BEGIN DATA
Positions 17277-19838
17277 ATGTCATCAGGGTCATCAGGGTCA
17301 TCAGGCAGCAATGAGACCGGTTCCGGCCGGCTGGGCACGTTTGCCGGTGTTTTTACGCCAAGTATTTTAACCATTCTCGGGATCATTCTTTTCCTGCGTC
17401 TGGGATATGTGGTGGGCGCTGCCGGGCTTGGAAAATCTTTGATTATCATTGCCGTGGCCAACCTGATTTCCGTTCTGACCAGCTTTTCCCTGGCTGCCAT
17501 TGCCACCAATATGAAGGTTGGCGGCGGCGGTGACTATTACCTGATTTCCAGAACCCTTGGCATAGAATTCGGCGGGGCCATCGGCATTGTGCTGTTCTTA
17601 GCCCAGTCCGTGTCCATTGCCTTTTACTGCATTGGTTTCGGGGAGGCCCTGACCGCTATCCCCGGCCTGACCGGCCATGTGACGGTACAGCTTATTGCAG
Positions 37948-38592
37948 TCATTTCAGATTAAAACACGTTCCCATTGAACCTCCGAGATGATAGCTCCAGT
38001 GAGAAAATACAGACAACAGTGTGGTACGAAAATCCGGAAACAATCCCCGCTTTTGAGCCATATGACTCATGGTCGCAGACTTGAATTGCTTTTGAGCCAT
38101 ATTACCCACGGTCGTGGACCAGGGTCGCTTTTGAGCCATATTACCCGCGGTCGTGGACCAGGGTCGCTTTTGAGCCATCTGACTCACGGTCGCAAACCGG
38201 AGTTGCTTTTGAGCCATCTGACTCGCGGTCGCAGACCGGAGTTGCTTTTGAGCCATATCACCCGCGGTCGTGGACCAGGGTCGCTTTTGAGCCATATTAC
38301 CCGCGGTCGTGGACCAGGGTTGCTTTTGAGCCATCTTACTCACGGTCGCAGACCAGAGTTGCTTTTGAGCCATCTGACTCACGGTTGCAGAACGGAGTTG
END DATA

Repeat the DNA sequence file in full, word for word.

Positions 17277-19838
17277 ATGTCATCAGGGTCATCAGGGTCA
17301 TCAGGCAGCAATGAGACCGGTTCCGGCCGGCTGGGCACGTTTGCCGGTGTTTTTACGCCAAGTATTTTAACCATTCTCGGGATCATTCTTTTCCTGCGTC
17401 TGGGATATGTGGTGGGCGCTGCCGGGCTTGGAAAATCTTTGATTATCATTGCCGTGGCCAACCTGATTTCCGTTCTGACCAGCTTTTCCCTGGCTGCCAT
17501 TGCCACCAATATGAAGGTTGGCGGCGGCGGTGACTATTACCTGATTTCCAGAACCCTTGGCATAGAATTCGGCGGGGCCATCGGCATTGTGCTGTTCTTA
17601 GCCCAGTCCGTGTCCATTGCCTTTTACTGCATTGGTTTCGGGGAGGCCCTGACCGCTATCCCCGGCCTGACCGGCCATGTGACGGTACAGCTTATTGCAG
Positions 37948-38592
37948 TCATTTCAGATTAAAACACGTTCCCATTGAACCTCCGAGATGATAGCTCCAGT
38001 GAGAAAATACAGACAACAGTGTGGTACGAAAATCCGGAAACAATCCCCGCTTTTGAGCCATATGACTCATGGTCGCAGACTTGAATTGCTTTTGAGCCAT
38101 ATTACCCACGGTCGTGGACCAGGGTCGCTTTTGAGCCATATTACCCGCGGTCGTGGACCAGGGTCGCTTTTGAGCCATCTGACTCACGGTCGCAAACCGG
38201 AGTTGCTTTTGAGCCATCTGACTCGCGGTCGCAGACCGGAGTTGCTTTTGAGCCATATCACCCGCGGTCGTGGACCAGGGTCGCTTTTGAGCCATATTAC
38301 CCGCGGTCGTGGACCAGGGTTGCTTTTGAGCCATCTTACTCACGGTCGCAGACCAGAGTTGCTTTTGAGCCATCTGACTCACGGTTGCAGAACGGAGTTG